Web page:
By ERWIN CHLANDA
The 100 year anniversary in October of the first flight to Alice Springs may trigger some aviation initiatives which so far are on the town’s list of missed opportunities.
Our airport is almost exactly in the geographic centre of the nation, an ideal position as the national hub for international freight, especially combined with the north-south connections by road and rail, and the east-west road connection under development.
What’s more, the airport, owned by the public and leased to a private company, is one of the world’s biggest in terms of area, with plenty of space for infrastructure needed by a hub.
This has been suggested frequently in our pages, especially by comment writer Trevor Shiell (he has shared his thoughts on a variety of local topics in 197 pieces so far).
Alice Springs has weather ideally suited for flying and pilot training. There is hardly a day when weather closes in.
The Centre is amongst the world’s best locations for gliding: Hot summers with powerful thermals reaching up to well over 20,000 feet (you need oxygen gear up there).
German world record pilot Hans Werner Grosse has taken some of his astonishing flights here. For example with a launch to 3000 feet in Alice Springs he flew a triangle non-stop to Uluru, Marla Bore in SA and back to Alice – no engine!
The airspace is uncluttered. Handy for sail plane pilots are also the thousands of kilometres of emergency runways for when they run of lift: The highways north, south and west. (I’ve landed on one.) Most cattle stations have airstrips.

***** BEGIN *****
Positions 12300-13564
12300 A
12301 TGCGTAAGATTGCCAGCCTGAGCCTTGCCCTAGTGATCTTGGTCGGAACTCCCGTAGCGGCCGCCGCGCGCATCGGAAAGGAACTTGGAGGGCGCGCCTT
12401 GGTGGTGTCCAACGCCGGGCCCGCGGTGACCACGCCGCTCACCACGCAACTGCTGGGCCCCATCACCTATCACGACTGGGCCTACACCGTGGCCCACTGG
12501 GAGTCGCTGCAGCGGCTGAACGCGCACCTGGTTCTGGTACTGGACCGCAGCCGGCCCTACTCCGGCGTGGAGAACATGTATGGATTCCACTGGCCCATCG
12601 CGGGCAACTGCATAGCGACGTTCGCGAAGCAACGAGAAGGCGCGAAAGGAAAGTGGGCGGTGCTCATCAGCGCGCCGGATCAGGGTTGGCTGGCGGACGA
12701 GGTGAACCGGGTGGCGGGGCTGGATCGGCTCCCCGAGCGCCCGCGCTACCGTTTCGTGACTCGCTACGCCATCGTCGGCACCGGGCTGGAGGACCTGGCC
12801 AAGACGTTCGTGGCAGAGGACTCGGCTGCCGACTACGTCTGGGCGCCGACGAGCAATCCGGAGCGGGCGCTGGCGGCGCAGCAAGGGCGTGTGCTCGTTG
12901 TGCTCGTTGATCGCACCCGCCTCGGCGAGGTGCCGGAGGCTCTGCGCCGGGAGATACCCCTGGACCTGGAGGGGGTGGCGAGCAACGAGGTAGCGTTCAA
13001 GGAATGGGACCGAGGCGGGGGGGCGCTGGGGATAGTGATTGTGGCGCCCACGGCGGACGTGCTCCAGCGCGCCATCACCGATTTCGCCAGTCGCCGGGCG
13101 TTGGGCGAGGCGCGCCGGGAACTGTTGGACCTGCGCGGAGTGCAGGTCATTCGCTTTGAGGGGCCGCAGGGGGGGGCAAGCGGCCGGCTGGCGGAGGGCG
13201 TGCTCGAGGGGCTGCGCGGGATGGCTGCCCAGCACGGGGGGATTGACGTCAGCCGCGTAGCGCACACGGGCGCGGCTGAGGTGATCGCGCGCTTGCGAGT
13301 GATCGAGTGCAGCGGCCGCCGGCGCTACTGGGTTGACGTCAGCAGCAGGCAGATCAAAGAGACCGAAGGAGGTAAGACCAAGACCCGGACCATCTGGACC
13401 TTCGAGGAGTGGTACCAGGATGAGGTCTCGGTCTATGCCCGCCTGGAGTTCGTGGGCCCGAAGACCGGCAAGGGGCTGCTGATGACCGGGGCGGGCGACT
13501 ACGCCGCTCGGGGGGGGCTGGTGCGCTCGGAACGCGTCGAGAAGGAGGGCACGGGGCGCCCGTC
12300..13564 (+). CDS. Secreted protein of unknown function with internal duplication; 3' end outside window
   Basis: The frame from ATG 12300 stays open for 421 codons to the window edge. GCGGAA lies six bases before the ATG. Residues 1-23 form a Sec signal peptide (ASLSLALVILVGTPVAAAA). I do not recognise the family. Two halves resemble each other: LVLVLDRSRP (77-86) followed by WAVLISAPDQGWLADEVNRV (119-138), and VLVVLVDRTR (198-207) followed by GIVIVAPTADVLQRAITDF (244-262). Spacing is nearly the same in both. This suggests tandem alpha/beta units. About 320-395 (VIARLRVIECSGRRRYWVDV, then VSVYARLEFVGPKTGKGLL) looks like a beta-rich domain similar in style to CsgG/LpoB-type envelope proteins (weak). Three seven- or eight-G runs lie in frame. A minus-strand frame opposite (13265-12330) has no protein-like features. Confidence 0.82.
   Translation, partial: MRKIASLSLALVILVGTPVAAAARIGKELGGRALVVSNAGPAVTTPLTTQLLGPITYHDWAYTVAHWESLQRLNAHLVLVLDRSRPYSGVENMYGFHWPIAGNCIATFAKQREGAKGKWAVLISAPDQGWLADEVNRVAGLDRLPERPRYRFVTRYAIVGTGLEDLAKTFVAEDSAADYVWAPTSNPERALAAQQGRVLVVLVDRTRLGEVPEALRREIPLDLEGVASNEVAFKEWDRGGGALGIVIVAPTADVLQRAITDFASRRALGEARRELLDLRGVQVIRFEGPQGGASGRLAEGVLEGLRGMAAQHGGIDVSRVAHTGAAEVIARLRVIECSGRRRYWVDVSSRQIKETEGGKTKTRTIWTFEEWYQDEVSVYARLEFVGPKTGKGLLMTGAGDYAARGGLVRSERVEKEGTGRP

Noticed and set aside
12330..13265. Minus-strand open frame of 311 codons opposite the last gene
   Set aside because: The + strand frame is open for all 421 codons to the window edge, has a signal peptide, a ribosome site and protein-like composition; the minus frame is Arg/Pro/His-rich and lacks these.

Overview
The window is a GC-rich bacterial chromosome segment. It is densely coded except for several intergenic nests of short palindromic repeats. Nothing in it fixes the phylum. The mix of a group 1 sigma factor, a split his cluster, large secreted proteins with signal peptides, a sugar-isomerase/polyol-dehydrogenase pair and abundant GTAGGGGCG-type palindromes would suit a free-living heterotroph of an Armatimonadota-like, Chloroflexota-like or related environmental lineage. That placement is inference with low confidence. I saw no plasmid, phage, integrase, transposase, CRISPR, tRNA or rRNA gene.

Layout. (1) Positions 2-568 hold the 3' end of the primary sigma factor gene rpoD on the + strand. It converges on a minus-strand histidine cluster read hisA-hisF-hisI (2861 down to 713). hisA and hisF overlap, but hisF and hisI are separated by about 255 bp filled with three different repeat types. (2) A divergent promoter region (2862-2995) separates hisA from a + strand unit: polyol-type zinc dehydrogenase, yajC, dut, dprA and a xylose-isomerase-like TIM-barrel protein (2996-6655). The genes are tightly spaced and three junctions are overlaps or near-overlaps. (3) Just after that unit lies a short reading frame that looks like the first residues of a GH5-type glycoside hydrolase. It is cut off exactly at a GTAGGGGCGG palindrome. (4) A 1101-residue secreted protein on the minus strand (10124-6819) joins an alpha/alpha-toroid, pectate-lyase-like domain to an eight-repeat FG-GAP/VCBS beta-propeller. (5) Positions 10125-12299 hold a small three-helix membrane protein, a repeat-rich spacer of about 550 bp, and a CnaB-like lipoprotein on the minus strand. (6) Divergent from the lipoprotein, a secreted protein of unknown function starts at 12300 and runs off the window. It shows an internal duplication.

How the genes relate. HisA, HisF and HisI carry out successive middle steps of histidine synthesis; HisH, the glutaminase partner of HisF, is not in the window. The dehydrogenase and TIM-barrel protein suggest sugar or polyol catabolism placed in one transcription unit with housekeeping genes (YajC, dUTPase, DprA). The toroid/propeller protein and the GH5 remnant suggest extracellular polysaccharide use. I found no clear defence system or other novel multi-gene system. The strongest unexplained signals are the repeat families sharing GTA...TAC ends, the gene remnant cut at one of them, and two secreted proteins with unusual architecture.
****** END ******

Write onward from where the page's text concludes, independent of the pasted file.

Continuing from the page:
The Alice once had a vibrant skydiving club, again benefitting from the superb weather, except you have to avoid the thermals on a hot summer’s midday.
Meanwhile Franca Frederiksen and Alex Nelson are heading up a group celebrating the arrival of Lieutenant Francis Briggs (at left), Francis Birtles and a Mr Bailey in a De Havilland-4 (at top) on October 5, 1921.
They had taken off from Port Melbourne aerodrome on September 26, wending their way to Alice Springs via Adelaide, Maree, Oodnadatta and Charlotte Waters, before flying over The Gap in the MacDonnell Ranges and landing on a dirt strip cleared for their arrival.
“The arrival of that first flight impacted on everyone’s life and enabled the opening-up of Central Australia,” says Ms Frederiksen.
“It’s also the centenary of civil aviation in Australia and the Aviation Museum has been invited to host the travelling exhibition, Time Flies, curated by the University of Canberra.”
DECLARATION OF INTEREST: Writer Erwin Chlanda has 2300 hours piloting powered light aircraft, 360 hours flying gliders and has made 630 skydives.